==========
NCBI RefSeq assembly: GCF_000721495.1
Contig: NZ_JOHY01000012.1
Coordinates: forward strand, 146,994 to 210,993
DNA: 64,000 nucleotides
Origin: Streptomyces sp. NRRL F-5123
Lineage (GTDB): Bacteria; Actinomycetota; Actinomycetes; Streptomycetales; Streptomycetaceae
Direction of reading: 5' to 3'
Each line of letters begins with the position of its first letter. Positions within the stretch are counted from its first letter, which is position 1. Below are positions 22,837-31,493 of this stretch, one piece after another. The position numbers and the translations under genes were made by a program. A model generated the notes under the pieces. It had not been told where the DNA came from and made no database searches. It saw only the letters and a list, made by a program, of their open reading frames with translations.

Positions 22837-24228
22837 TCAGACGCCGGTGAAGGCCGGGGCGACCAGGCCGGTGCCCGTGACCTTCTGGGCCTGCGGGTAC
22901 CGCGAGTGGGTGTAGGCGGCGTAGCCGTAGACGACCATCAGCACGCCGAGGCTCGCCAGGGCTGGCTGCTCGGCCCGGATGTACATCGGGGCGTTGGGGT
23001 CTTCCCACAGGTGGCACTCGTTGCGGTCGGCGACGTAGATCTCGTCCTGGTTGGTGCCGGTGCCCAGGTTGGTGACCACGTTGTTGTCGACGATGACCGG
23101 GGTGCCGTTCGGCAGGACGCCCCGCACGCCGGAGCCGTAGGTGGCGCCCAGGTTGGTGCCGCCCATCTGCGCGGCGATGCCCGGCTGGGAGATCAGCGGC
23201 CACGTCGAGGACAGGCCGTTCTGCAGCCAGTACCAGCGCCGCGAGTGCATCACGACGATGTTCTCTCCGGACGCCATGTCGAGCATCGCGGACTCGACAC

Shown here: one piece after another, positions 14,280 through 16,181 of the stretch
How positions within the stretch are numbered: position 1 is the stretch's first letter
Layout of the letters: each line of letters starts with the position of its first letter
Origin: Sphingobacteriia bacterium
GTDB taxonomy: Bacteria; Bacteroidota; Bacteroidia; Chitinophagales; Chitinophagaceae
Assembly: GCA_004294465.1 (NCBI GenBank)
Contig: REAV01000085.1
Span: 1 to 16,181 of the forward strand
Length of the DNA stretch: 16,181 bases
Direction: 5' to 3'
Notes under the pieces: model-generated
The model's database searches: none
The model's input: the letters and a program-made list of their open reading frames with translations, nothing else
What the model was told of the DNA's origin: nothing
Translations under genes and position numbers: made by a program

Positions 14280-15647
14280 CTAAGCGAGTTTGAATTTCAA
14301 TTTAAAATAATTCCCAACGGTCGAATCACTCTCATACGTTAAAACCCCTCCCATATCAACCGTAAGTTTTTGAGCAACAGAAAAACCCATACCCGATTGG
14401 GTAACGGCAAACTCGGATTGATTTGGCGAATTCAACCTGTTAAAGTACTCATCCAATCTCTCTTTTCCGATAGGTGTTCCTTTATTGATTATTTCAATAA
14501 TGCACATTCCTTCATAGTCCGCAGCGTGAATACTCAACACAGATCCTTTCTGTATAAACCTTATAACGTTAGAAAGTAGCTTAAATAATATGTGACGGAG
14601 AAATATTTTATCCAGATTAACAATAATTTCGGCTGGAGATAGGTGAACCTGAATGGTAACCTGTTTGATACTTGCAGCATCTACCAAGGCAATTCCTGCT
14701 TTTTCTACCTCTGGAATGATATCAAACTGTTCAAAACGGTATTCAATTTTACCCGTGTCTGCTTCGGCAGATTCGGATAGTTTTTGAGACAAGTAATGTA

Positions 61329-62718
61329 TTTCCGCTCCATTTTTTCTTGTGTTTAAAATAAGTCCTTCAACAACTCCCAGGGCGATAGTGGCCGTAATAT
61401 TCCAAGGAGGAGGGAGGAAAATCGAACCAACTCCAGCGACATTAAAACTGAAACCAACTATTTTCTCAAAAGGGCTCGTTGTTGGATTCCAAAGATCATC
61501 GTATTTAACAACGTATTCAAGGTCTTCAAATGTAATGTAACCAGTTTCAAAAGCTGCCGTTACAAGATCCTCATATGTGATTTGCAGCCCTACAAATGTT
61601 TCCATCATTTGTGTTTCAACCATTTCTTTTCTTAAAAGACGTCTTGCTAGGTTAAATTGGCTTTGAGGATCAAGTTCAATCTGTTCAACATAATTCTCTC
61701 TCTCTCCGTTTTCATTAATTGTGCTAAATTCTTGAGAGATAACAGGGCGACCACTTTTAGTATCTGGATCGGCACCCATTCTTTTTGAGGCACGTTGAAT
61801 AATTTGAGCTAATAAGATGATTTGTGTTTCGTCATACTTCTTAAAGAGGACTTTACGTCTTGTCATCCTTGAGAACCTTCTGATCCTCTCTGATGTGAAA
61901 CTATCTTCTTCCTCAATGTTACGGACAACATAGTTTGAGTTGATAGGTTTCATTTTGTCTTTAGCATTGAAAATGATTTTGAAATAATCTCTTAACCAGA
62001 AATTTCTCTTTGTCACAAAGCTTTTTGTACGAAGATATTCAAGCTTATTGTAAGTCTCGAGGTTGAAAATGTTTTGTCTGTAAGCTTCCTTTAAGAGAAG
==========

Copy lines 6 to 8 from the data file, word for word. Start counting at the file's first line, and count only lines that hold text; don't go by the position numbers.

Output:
Lineage (GTDB): Bacteria; Actinomycetota; Actinomycetes; Streptomycetales; Streptomycetaceae
Direction of reading: 5' to 3'
Each line of letters begins with the position of its first letter. Positions within the stretch are counted from its first letter, which is position 1. Below are positions 22,837-31,493 of this stretch, one piece after another. The position numbers and the translations under genes were made by a program. A model generated the notes under the pieces. It had not been told where the DNA came from and made no database searches. It saw only the letters and a list, made by a program, of their open reading frames with translations.